Central Information Commission Appeal No.CIC/PB/A/2008/01232-SM dated 05.03.2008 Right to Information Act-2005-Under Section (19) Dated: 25 August 2009 Name of the Appellant : Shri Ratnesh Kumar Jain, A-1, Antriksh Apartments, Sector 14, Rohini, New Delhi. Name of the Public Authority : CPIO, State Bank of India, Local Head Office, 10th Floor, 11, Sansad Marg, New Delhi. The Appellant was represented by Shri Anil Kumar Jain. On behalf of the Respondent, the following were present:-
(i) Shri Anil Kumar Baheti, Manager (Law)
(ii) Shri Surender Rana, Chief Manager
(iii) Shri Shoor Veer Singh, Dy. Manager
The brief facts of this case are as under.
2. The Appellant had requested the CPIO on March 5, 2008 to let him
know if a certain account holder was operating his Bank account through
signature or thumb impression during a certain period. The CPIO replied on
April 15, 2008 and denied the information claiming exemption from
disclosure under Section 8(1) (e) and (j) of the Right to Information (RTI)
Act. Not satisfied with this reply, the Appellant sent an appeal to the first
Appellate Authority on May 23, 2008. The Appellate Authority dismissed the
appeal by endorsing the decision of the CPIO and, additionally, citing the
exemption provision contained in Section 8(1) (d) of the RTI Act. The
Appellant has moved the CIC in second appeal against the above order.
3. The Appellant was not present during the hearing but arrived much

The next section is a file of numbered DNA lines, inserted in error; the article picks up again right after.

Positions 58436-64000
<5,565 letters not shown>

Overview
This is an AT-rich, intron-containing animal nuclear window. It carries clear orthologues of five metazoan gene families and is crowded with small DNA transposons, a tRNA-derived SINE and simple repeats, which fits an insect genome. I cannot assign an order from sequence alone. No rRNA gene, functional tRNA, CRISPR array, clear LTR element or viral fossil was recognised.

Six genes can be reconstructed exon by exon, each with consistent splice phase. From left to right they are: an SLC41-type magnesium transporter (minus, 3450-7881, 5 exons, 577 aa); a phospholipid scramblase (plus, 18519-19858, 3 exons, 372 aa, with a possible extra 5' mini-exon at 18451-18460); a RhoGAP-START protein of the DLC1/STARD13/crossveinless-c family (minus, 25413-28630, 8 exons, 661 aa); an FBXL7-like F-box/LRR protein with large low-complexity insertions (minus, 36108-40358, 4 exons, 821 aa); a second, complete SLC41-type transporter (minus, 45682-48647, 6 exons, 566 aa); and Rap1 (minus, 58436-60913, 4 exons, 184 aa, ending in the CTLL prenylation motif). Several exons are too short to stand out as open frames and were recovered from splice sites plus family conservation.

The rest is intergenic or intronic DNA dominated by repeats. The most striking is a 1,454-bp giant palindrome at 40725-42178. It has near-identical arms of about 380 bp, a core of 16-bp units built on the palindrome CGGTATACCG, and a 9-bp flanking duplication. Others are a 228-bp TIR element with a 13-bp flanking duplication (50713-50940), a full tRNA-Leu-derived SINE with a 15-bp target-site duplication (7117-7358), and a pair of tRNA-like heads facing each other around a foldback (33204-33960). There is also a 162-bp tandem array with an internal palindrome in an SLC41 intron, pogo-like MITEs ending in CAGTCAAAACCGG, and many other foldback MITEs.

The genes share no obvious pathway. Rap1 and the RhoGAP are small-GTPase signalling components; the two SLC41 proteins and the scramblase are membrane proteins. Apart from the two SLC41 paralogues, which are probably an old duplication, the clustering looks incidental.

after the hearing was over and the Respondent had left. We heard his
submissions though. In this case, the Appellant had sought information
regarding the details of a third party customer and the manner he operated
his Bank account. In the absence of any ostensible larger public interest in
the disclosure of such information, the CPIO was right in denying it as such
information was being held by the Bank both in commercial confidence and
in a fiduciary capacity. The Appellant argued that he needed this
information in connection with a court case. He also informed us that the
account holder about whom he had sought the information had since passed
away. Thus, it is clear that there is no larger public interest involved in the
disclosure of this information. Besides, since the account holder has passed
away, it would be a real breach of trust and confidence he had reposed in
the Bank while opening his account if the information is disclosed now. In
any case, the Appellant has the option of requesting the court to summon
the relevant records from the Bank if it thinks fit to ascertain if the account
holder used his signature or thumb impression in his transactions during the
relevant period. We, therefore, find no infirmity in the decision of either
the CPIO or the Appellate Authority in declining the desired information.
4. To our pointed query on the apparent delay in the response of the
CPIO, the Respondent submitted that the application for information had
itself been received only on March 15 and therefore the reply dated April 15
was well within the stipulated period.
5. There is nothing more to be done in this case and it is, thus, disposed
6. Copies of this order be given free of cost to the parties.
Authenticated true copy. Additional copies of orders shall be supplied
against application and payment of the charges prescribed under the Act to the
CPIO of this Commission.